Saturday, September 30, 2006

Honduran Patrimony

I've always had an interest in historical preservation, and as such I'm intrigued by the history and patrimony of Honduras, my adopted land. Guatemala City, San Salvador, Managua, and San Jose have all been ravaged by earthquakes, and much of their patrimony has been lost. While Honduras has been spared from destruction of earthquakes, it has not escaped the destruction of human neglect. Unfortunately, much of it's history and patrimony has already been destroyed through this neglect. And, much of what human apathy didn't destroy, Hurricane Mitch finished off.

Today, Hondurans look to the great Gringo land up North for cultural leadership. Almost every American franchise is represented, from McDonald's, Burger KIng, Pizza Hut, Wendy's, Chuch's Fried Chicken to Applebee's, Friday's, and Ruby Tuesday. If you drive down the Boulevard Morazan in Tegucigalpa, it seems that every fast food joint is competing with each other in who create the most visual pollution by erecting the largest and ugliest sign. On the retail side, Offfice Depot is opening stores, there's Rooms to Go, and USA Cleaner's. In lodging there's Clarion, Holiday Inn, Intercontinental, Hilton, and Marriott. The indigenous Honduran hotels are in decline due to lack of renovation and upkeep.

All of this presupposes a value judgement on the part of Hondurans that their culture is not vibrant. I believe it expresses a cultural inferiority complex. To me, this is a real shame...

For some idea of the richness of Honduras' past, please visit the following website:

As always, I look forward to your comments.

Friday, September 29, 2006


I've been travelling to Honduras now for twenty years on a fairly regular basis. From time to time, I enjoy taking a stroll down memory lane...So here goes Part One in an occasional journey through the fog and haze of my memories...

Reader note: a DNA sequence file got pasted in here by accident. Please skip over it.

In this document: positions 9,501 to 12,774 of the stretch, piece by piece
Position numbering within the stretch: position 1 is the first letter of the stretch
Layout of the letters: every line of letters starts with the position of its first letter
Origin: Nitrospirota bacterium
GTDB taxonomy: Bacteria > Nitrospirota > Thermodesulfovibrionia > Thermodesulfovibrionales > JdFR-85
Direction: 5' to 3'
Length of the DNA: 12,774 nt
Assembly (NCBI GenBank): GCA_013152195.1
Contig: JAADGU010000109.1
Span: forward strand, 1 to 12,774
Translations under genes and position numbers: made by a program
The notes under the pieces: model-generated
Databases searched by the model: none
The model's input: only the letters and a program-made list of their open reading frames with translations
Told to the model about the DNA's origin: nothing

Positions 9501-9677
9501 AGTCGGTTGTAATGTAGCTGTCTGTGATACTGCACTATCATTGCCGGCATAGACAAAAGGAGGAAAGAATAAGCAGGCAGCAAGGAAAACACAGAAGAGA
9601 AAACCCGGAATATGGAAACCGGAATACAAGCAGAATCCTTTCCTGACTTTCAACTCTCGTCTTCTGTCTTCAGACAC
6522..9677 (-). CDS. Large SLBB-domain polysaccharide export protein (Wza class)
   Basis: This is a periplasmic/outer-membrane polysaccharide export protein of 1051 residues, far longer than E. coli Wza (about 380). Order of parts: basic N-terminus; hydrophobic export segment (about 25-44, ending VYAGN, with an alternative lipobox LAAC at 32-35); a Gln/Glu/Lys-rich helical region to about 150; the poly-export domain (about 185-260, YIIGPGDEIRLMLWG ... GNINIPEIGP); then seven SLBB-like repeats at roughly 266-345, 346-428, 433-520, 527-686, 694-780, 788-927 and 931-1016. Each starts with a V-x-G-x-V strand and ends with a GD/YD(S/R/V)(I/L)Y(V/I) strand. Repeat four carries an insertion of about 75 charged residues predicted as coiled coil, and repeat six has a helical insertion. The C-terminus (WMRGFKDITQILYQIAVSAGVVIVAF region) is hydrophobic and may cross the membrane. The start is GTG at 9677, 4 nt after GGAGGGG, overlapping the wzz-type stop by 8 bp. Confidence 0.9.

My first trip to Honduras was in the mid-1980's. It was my first overseas business trip. I was a lowly hot sauce peddler and my trip was to Central America, with Honduras being the first stop.

My flight to San Pedro Sula was via SAHSA (the now defunct national airline of Honduras). In keeping with Honduran tradition, the flight from New Orleans was delayed several hours. As a result, the flight did not arrive to San Pedro Sula until 8:30 or 9:00 PM. Upon arrival, I noticed that everything was dark. Sure enough, the airport was closed. Our luggage was taken off the plane and put next to the terminal. After finding my bag, I looked around for customs, but of course it was closed too. So I went to the front of the terminal to find a taxi to take me to my hotel. There were no taxis... I hitched a ride into town with a fellow passenger. They charged me $10.00 for the ride. This was my first welcome to Honduras...

Thursday, September 28, 2006

Wine, Wine, Wine, the fruit of the vine, or maybe just vinegar?

During my many visits to Honduras, I have realized that Honduras does not, repeat, does not have a 'wine culture'. You'll be lucky to even find European wines that we take for granted, whether from the center of the universe (France), Spain, or Italy. You can find them but they're not very common. Totally forget trying to find wines from Australia, South Africa, New Zealand or Bulgaria. If the vintage is from an obscure locale, it's not existent in the Honduran world view.

The wines that are available are mainly Chilean, Argentinian, and Californian. You can find these at almost all grocery stores and they are reasonably priced, similiar to USA prices. The nice thing is that restaurants don't have the huge markup on wines that they have Stateside. An $8.00 bottle of Chilean wine in a supermarket will cost maybe $12.00-14.00 in a restaurant, compared to the obscene markup in the USA where an $8.00 bottle magically becomes a $28.00 bottle!

The problem is that since Honduras does not have a wine culture, you never know how long the bottles have been sitting on the shelf, whether the cork has dried out, and whether you'll be buying wine or vinegar. This has happened to me on several occasions where I opened my newly acquired bottle to find that it had as Monty Python so aptly put it, "the bouquet of an average armpit".

THE SOLUTION: Only buy wine from stores where lots of expatriates shop. In Tegucigalpa, I've found that there are always expats shopping at the Paiz store in the mall accross from the Intercontinental Hotel. They have a good wine selection, and I've never had a problem.